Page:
Fisher's View: Balloon Controversy

The articles in this attachment were published June 9, 1909 in the Indianapolis Star. It reports on the results of the national championship balloon race hosted at the Indianapolis Motor Speedway. The race started on June 5 but was pretty much over by June 7 as all the balloons had touched down. Speedway Founder and President Carl Fisher, who piloted the Indiana, triggered controversy by descending to the ground twice only to continue on insisting that he and his assistant/mentor Captain George L. Bumbaugh had not technically landed.
Carl Fisher is given the byline in the primary article in this attachment but actually called into the Indianapolis Star and essentially gave them a long distance interview. This article begins with a useful callout box that provides the statistics for each of the balloons in terms of distance covered - the deciding metric - and time aloft. The flight of the Indiana was full of drama. Fisher described being caught in a vortex triggered by complicated meteorlogical conditions in what was probably the convergence of cold and warm air fronts the likes of which Captain Bumbaugh had never seen despite over 300 ascensions. At one point their balloon was sucked up some 14,000 feet in the air and into freezing cold. The basket spinning, the men struggled to cover themselves with coats and blankets. The gas in the balloon congealed and started to vacate the bag in the form of white smoke. They descended almost as quickly and just when they had collected themselves they were sucked upward yet again.
Fisher shared his views on the two big controversies of the event - the A. Leo Stevens criticisms and the debate over the Indiana's two "landings" during the contest. This article suggests that Stevens claimed the balloons he designed - the Ohio and the Cleveland - had been tampered with at the Speedway. Earlier reports had it that Stevens did not feel the quality of gas from the gas company was consistent and the last bags inflated, again the Ohio and Cleveland, received a lower grade inflation. Fisher took issue with Stevens' comments and asked for impound of the balloons in question for an assessment.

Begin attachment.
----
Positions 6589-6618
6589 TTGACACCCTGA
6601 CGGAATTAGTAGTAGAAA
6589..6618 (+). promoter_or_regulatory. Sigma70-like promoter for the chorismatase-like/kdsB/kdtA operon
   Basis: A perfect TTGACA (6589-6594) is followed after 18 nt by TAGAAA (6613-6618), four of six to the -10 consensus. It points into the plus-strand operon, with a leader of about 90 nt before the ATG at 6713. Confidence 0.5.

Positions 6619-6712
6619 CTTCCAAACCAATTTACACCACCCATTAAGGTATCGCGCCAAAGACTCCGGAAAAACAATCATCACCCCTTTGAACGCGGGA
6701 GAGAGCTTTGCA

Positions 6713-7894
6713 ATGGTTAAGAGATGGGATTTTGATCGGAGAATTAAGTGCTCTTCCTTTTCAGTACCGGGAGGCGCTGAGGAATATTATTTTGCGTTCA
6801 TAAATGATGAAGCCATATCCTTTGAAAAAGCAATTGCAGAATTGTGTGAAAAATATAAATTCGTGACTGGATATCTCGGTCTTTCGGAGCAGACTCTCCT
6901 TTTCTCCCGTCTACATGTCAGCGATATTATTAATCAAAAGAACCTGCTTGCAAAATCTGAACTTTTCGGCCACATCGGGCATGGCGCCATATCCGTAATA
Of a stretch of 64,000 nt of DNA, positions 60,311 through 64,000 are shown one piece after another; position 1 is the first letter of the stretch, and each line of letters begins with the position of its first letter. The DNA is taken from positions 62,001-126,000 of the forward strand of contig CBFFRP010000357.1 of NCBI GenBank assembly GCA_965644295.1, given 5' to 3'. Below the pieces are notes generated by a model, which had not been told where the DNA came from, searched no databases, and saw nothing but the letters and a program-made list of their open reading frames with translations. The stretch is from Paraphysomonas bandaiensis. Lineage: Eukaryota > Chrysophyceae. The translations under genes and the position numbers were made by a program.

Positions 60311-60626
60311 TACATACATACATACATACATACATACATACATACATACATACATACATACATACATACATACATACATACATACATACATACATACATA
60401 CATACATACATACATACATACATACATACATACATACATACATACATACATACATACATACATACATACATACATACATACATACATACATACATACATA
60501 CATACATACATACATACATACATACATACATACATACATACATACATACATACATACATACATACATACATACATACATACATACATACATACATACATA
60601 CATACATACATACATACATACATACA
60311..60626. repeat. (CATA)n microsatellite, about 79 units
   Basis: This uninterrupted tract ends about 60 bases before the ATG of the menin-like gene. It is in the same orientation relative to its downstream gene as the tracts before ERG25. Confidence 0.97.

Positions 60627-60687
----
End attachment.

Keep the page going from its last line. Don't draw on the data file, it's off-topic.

As for the Indiana's landings Fisher held that they were not "technically" landings because the vessel did not touch the ground. They descended in two Tennessee locations: Shackle Island and the town of Ashland. At Shackle Island they stopped after discovering that the cans used to store their drinking water had previously been used to store oil. After hours of exertion, some in baking heat, they simply needed water. They descended but hovered above the ground sending buckets on ropes down to helpful strangers who provided water they hoisted back to the basket. As for Ashland they apparently rested on railroad ties to recover from the harrowing ride. Fisher intended to explain his circumstances to the Aero Club of America officiating committee but acknowledged that regardless of their decision he had not traveled enough distance to win the competition.
The second article in this attachment speaks to the likely winner of the national championship. Although it was becoming increasingly apparent the St. Louis entry University City with John Berry and Paul McCullough aboard had covered the greatest distance there was enough confusion in the reports that there was still something less than an official recognition of their victory. Since there were two St. Louis entries, the other being the St. Louis III, a report had confused the two balloons and only gave the University City credit for the distance accomplished by the St. Louis III which had landed much earlier. The review of new information about the University City's landing at a greater distance was still pending but this newspaper report acknowledged the new information that had it traveling 375 miles to the 350 miles covered by the New York of A. Holland Forbes who people previously believed had prevailed.

FisherReport060909.pdf2.01 MB